Hello everyone. I have been in a reflective mood lately, so today's post is about a design both old and new.
This time, my instinct to revisit past projects has taken me to my Kinetic Detent Slider series. Like its predecessors, the mechanism for this work is intentionally trivial and features a simple piston mechanic that locks in place using a spring ball detent.
The appeal of this project is that it is one of those elegantly simple designs that allows me to marry mechanical functionality, with something so visually unique I have been unable to replicate it since. It is a craft form with a timeless feel that is ripe for endless iteration.
I am calling this sculpture the “KDS1-VW”
For those of you familiar with my older works, maybe some of you are wondering why I have come back to this design after a 7 year break? The short answer is that if you give an artist the opportunity to engage in nostalgia, they will almost always take it.
Without giving too much away, I have recently had a unique opportunity to write at length about my journey through the rewarding craft of Machining. This has helped me reflect on the many ways machine work, both digital and manual, is (finally) seeping further into the cracks of creative society.
In doing so, I just couldn't help revisiting a design that holds a very special place in my practice. When I take a look at my own journey, there are a small number of works that stand above the rest as touchstones that mark a change in my relationship to my medium.
My original Slider sculpture, which at first I just called a “pocket sculpture” before taking on its official nickname, is one of them. I'd be willing to bet there are quite a few people reading this blog today who are here primarily because of the popularity of the S1 sculpture.
It is this work that really helped me understand that if I was going to define my work in terms of developing machining as a studio craft, I would need to create projects that bridged the world of fine art with some of the other decorative craft trends I was seeing pop up among machinists.
So however old this original idea, I am glad came back to this work. Because aside from bringing me a lot of personal joy, there was also plenty of room for improvement in both process, engineering, and design.
In the video above, I do my best to detail many of the design changes that I was able to incorporate.
Materials I have experimented with so far are as follows. Left to right above is red stabilized BoxElder, two tone Amboyna Burl with sapwood, and blue stabilized Boxelder.
Left to right here is Chechen, Amboyna Burl, and Ironwood. Ironwood comes in a lot of flavors, from high contrast burls in bright orange, to more uniform browns. I use it because of this variety and it machines extremely well.
So thats it, this work is special to me because it set me on a path to realizing that machining is a profession that exists simultaneously as an industry, a craft, and science with a built in means to apply it. It is a process that uniquely blurs the line between fine art, craft, and design in way that I could use to tell a story about the idea of craft itself.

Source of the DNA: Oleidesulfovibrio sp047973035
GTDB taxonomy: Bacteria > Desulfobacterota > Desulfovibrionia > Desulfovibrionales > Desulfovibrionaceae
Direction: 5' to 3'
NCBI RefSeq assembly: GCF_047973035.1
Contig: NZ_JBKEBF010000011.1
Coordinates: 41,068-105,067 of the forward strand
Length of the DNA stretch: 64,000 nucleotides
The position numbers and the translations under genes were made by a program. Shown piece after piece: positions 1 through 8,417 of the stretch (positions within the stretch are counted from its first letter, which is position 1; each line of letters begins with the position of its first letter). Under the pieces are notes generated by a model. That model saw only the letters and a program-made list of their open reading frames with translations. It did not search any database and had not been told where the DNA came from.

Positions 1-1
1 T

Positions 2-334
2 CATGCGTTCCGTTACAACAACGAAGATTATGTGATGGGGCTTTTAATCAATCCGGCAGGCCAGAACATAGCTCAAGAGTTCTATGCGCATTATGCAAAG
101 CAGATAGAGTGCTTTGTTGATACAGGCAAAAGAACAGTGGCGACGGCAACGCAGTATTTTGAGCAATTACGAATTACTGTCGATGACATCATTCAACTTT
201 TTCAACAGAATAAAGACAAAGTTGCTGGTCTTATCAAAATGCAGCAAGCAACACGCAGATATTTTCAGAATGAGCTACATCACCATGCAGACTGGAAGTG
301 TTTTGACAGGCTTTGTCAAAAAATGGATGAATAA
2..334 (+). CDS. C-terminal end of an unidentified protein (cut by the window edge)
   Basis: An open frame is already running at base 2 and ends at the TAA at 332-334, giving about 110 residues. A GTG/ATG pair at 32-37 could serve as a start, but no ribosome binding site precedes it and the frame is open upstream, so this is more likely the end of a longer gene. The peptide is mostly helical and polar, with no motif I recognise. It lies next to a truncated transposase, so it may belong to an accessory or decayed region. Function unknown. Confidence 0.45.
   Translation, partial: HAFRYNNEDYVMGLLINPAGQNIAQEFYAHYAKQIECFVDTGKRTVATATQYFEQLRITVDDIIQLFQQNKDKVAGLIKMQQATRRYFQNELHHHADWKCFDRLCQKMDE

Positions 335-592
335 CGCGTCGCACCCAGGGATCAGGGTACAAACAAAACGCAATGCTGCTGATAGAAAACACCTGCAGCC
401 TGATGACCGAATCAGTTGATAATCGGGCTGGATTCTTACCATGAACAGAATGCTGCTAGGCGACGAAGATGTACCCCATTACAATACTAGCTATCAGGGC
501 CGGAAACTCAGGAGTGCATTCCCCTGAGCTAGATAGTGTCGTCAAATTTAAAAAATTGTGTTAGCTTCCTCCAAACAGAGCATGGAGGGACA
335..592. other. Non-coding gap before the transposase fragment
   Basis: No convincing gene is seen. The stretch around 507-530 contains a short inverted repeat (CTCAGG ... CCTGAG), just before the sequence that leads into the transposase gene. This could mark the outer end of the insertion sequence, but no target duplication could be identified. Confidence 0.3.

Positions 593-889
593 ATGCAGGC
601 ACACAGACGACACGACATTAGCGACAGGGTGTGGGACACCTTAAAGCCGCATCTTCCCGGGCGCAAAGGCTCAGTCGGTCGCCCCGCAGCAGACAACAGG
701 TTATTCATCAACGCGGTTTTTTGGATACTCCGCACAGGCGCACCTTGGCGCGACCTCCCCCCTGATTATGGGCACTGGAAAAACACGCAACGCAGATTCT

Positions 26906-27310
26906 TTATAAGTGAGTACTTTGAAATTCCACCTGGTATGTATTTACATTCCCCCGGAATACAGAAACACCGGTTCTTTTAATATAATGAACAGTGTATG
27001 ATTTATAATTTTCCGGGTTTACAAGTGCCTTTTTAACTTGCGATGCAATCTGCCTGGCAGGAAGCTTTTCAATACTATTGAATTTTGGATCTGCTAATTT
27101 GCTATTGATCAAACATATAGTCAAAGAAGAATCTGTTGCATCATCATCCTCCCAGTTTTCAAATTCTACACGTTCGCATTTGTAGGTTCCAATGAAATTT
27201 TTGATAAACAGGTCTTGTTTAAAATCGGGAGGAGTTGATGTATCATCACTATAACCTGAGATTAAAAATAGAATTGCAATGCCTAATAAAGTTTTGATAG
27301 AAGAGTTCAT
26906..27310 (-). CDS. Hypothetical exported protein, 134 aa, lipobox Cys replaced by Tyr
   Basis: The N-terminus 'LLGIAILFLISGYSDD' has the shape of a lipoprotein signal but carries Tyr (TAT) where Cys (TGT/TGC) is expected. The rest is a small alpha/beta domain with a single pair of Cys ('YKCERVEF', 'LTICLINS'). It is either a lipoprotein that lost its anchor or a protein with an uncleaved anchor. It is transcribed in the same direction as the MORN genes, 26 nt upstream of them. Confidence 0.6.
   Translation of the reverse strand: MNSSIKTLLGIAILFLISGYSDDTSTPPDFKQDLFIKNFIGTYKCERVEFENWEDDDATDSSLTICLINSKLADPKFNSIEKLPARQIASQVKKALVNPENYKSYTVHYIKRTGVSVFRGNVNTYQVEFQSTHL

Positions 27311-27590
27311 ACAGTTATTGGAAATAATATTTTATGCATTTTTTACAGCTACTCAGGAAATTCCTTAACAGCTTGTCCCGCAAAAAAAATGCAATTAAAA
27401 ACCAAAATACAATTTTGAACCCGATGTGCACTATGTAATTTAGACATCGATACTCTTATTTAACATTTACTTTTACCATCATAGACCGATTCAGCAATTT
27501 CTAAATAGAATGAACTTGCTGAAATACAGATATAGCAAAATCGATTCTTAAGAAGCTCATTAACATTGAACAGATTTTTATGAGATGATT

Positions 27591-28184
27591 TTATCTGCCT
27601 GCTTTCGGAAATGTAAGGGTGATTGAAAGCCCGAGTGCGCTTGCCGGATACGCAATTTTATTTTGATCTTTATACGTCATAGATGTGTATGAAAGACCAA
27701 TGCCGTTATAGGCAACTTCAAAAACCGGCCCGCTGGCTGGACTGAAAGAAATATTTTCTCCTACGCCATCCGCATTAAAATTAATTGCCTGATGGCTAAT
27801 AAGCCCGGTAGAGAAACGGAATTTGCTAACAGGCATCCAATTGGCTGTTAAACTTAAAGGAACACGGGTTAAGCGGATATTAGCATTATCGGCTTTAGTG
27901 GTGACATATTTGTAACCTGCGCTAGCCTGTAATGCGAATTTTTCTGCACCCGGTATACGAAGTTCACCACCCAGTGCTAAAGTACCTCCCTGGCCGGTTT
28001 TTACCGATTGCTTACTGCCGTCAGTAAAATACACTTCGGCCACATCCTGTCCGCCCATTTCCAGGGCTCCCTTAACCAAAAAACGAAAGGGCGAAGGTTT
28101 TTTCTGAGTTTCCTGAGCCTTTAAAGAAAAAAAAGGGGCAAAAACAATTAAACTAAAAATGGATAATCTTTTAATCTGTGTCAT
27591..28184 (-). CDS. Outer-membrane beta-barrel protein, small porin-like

I feel lucky to be afforded the opportunity to make beautiful objects that pull influence from the many spheres of knowledge it touches.
In resurrecting this design, I hope to create a further opportunity to talk about traditional craft forms within the field of machining. That is forms that "ALL" machinists can make to learn the fundamentals of the craft. but more on that in a later post.
Notes for collectors: I think it would be a crime not offer this work up as an edition so I have already started gearing up. Development continues on a few aspects of the work; namely a display stand and fine tuning my process for safely processing the wood elements. But nothing that will substantially alter the work itself.
For those interested in adding this sculpture to your collections, the sign up will go live on Thursday March 16th at 11AM EST.
As always, a link will go out via newsletter, as well appear on my Blog and Instagram profile. Pricing and other details of the sale will be available on the sign up form.
Notes on wood selection for the inlays: I will try to have all relevant information pertaining to material selection on the sign up, but I do want to make a brief comment now on the fact that these works employ the use of exotic and stabilized hardwoods.
These hardwoods are not always easy to source and so while I will do my very best to get my hands on everything I need to get you the work you desire, some supplies will be limited. If one particular selection proves popular, I may have difficulty sourcing enough material. So I would caution those who feel strongly about what they want, to sign up as early as possible, and everyone else to maybe think about a backup choice if that becomes necessary.
Another note is that the process I have set up for shaping these rather tricky inlays is only suitable for a certain range of materials, so while I am open to suggestions, there is a limit to what will work. Crumbly or fractious woods simply won't survive the process, and exotic metals and other materials are unsuitable for the work-holding and turning process I have built. Above is a sampling of some of the woods I am going to offer. These are the materials that I feel work best with this process. I hope that is useful information.
OK, with all the tricky details out of the way, I just want to say that these new pieces are absolutely stunning and I can't wait to make some more of them. More soon, and as always, comments and questions are welcome.